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Mother-of-two, 46, who was jailed while pregnant says Post Office bosses 'acted like mafia'

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A postmistress who was jailed while pregnant told an inquiry the Post Office behaved like a mafia and ‘has blood on its hands’.

Between 2000 and 2015, close to 700 victims were wrongly convicted of taking money from their tills, when computer glitches were to blame.

Seema Misra, 46, was sentenced to 15 months in prison in 2010 despite being eight weeks pregnant with her second child.

On hearing the judge pass sentence, the mother-of-two suffered stomach pain, collapsed in the dock and was taken to hospital.

Seema Misra (pictured with her husband outside court), 46, was sentenced to 15 months in prison in 2010 despite being eight weeks pregnant with her second child

Seema Misra (pictured with her husband outside court), 46, was sentenced to 15 months in prison in 2010 despite being eight weeks pregnant with her second child

She spent four ‘horrendous’ months alongside terrorists and murderers in Bronzefield Prison, the one-time home of serial killer Rose West.

When Mrs Misra, who had run the post office in Byfleet, Surrey, with her husband since 2005, went into labour she was still wearing her probation tag.

Her picture appeared on the front of the local newspaper under the headline ‘The Pregnant Thief’, leading to her husband being attacked and called ‘a f***ing P***’. 

Yesterday she broke down as she told the inquiry into the Post Office IT scandal she would have taken her own life in prison if she had not been pregnant.

She said: ‘Until the last minute I had faith in the system. Prison was a nightmare. I thought I would never come out alive. If I hadn’t been pregnant I would have killed myself. 

‘The Post Office was like a mafia. They have blood on their hands. We live in a developed country – how can we let these criminals roam around freely?’

Seema (pictured) is one of close to 700 victims who were wrongly convicted of taking money from their Post Office tills, when computer glitches were to blame

Seema (pictured) is one of close to 700 victims who were wrongly convicted of taking money from their Post Office tills, when computer glitches were to blame

The harrowing testimony came on the tenth day of the inquiry into the scandal, which saw more than 3,500 victims falsely accused of taking cash from branches.

Campaigners fought for nearly two decades to prove dozens of glitches in the Horizon IT system were to blame.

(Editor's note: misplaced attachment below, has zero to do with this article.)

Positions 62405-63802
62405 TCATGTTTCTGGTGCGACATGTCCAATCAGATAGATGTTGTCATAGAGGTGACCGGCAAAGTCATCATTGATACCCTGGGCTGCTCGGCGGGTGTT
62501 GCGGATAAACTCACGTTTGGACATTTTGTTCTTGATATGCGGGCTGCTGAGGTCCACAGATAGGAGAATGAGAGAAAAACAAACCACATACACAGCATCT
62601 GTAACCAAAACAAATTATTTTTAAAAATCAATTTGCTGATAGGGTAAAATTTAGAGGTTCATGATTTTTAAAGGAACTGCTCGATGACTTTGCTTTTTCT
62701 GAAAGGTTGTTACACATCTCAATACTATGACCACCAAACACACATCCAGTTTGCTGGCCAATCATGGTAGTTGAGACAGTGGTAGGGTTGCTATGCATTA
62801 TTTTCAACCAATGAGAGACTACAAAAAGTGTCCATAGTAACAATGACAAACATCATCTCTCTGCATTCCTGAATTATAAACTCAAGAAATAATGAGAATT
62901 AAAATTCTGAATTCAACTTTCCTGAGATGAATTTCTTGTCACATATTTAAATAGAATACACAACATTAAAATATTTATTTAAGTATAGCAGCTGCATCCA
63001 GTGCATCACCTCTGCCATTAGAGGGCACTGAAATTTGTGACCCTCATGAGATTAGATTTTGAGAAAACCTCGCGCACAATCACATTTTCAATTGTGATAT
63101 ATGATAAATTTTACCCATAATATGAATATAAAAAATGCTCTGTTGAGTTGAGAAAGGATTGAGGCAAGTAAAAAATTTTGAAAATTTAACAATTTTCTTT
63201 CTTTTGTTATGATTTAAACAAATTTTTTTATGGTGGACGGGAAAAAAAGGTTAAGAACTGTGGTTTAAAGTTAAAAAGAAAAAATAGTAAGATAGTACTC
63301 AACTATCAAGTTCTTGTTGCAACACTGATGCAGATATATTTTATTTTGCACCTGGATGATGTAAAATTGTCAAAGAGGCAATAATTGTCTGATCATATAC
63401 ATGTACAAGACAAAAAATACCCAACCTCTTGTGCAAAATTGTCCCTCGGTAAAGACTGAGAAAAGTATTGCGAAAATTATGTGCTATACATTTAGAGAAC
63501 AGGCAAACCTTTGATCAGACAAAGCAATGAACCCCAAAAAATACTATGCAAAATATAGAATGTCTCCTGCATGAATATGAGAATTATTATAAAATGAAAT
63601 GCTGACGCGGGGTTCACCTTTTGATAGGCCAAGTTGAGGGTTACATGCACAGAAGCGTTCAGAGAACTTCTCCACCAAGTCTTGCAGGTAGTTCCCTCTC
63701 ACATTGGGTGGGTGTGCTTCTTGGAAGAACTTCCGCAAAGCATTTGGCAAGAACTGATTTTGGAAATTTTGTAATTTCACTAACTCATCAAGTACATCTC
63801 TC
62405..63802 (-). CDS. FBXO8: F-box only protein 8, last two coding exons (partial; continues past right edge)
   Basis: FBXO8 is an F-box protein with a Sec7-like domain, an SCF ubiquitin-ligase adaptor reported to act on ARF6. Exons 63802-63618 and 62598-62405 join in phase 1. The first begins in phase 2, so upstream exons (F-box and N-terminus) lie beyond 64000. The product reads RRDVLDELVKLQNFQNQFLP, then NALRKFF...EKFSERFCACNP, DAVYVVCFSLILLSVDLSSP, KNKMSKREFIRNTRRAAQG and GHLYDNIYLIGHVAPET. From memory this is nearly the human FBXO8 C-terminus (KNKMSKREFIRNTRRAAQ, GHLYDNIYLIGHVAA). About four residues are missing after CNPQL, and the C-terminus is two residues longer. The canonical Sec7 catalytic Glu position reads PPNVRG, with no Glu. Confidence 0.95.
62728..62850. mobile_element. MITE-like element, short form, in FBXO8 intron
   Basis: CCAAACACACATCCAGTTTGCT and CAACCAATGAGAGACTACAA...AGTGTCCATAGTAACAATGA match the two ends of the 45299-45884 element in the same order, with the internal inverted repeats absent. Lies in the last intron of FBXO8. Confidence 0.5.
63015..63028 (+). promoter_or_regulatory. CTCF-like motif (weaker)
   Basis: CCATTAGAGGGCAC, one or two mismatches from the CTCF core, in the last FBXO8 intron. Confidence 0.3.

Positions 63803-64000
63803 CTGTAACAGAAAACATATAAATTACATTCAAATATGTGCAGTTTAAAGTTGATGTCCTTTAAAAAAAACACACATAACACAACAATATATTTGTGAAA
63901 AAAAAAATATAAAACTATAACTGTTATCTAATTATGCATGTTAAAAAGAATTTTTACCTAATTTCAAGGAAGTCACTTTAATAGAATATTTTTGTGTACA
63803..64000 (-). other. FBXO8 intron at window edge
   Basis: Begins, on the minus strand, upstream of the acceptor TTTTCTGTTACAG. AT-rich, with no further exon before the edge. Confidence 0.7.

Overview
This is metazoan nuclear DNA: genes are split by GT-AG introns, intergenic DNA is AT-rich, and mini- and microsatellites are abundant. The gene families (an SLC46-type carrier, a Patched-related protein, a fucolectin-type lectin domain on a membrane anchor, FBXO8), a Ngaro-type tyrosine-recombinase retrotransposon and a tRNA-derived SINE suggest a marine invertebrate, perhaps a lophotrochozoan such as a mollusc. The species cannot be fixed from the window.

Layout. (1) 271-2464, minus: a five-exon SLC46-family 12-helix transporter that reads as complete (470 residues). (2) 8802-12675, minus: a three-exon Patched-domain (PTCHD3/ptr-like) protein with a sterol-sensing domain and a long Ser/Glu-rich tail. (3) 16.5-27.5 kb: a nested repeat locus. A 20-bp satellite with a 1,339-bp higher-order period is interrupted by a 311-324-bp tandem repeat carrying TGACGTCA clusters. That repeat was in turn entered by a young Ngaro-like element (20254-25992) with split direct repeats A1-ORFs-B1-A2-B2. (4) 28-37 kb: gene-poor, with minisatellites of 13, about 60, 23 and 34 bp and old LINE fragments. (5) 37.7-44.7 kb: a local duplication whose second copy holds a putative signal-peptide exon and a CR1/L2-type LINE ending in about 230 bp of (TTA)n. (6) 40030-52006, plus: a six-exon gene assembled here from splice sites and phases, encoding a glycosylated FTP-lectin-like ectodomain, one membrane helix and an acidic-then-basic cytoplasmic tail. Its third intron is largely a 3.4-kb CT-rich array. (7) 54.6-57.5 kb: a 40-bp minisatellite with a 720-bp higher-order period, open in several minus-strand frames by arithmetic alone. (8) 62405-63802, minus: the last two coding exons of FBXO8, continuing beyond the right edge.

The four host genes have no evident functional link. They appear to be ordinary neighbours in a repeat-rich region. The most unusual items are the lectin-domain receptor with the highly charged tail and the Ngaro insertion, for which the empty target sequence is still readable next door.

The inquiry has heard it was ‘the worst miscarriage of justice’ in recent history and ‘lives were ruined, families were torn apart, made homeless and destitute, and reputations were destroyed’.

Last week the Daily Mail revealed 33 postmasters had died before getting justice after years of obfuscation, court battles and compensation delays.

Yesterday the inquiry heard from four witnesses. Tracy Felstead, 39, from Telford, Shropshire, was sent to Holloway Prison in 2002 for false accounting of more than £11,500 of ‘missing’ money. She was aged just 19 when she found a prisoner hanging in her cell, the inquiry heard.

Mother-of-two Janet Skinner, 51, was given a nine-month sentence in 2007 after being falsely accused of an accounting error, leading her to lose her family home.

The stress of the ordeal contributed to a rapid decline in her health and temporary paralysis and she is still unable to work.

Stephanie Reilly, 48, was forced into rehab for alcoholism in 2015 after the Post Office threatened her with prosecution over shortfalls.

Yesterday, Seema broke down as she told the inquiry into the Post Office IT scandal she would have taken her own life in prison if she had not been pregnant (stock image)

Yesterday, Seema broke down as she told the inquiry into the Post Office IT scandal she would have taken her own life in prison if she had not been pregnant (stock image)

She estimated she paid back over £15,000 of her own money in total.

The battle for compensation continued in the Commons this week.

Tory MP Andrew Bridgen said: ‘Victims deserve justice and adequate compensation now, not in months and years when the Business Department finally gets its act together.’ 

Paul Scully, minister for the Post Office, said the process to get compensation to all postmasters was ‘legally complex’.

Primary compensation for postmasters who handed money back, but were not convicted, has been paid out to 764 out of 2,300 applicants. 

Of the 72 whose convictions have been overturned, £6.3million has been paid, while negotiations over a larger final settlement continue. More than 550 convicted postmasters are yet to come forward.

The total bill to taxpayers could climb as high as £1billion once compensation and years of legal costs are taken into account.

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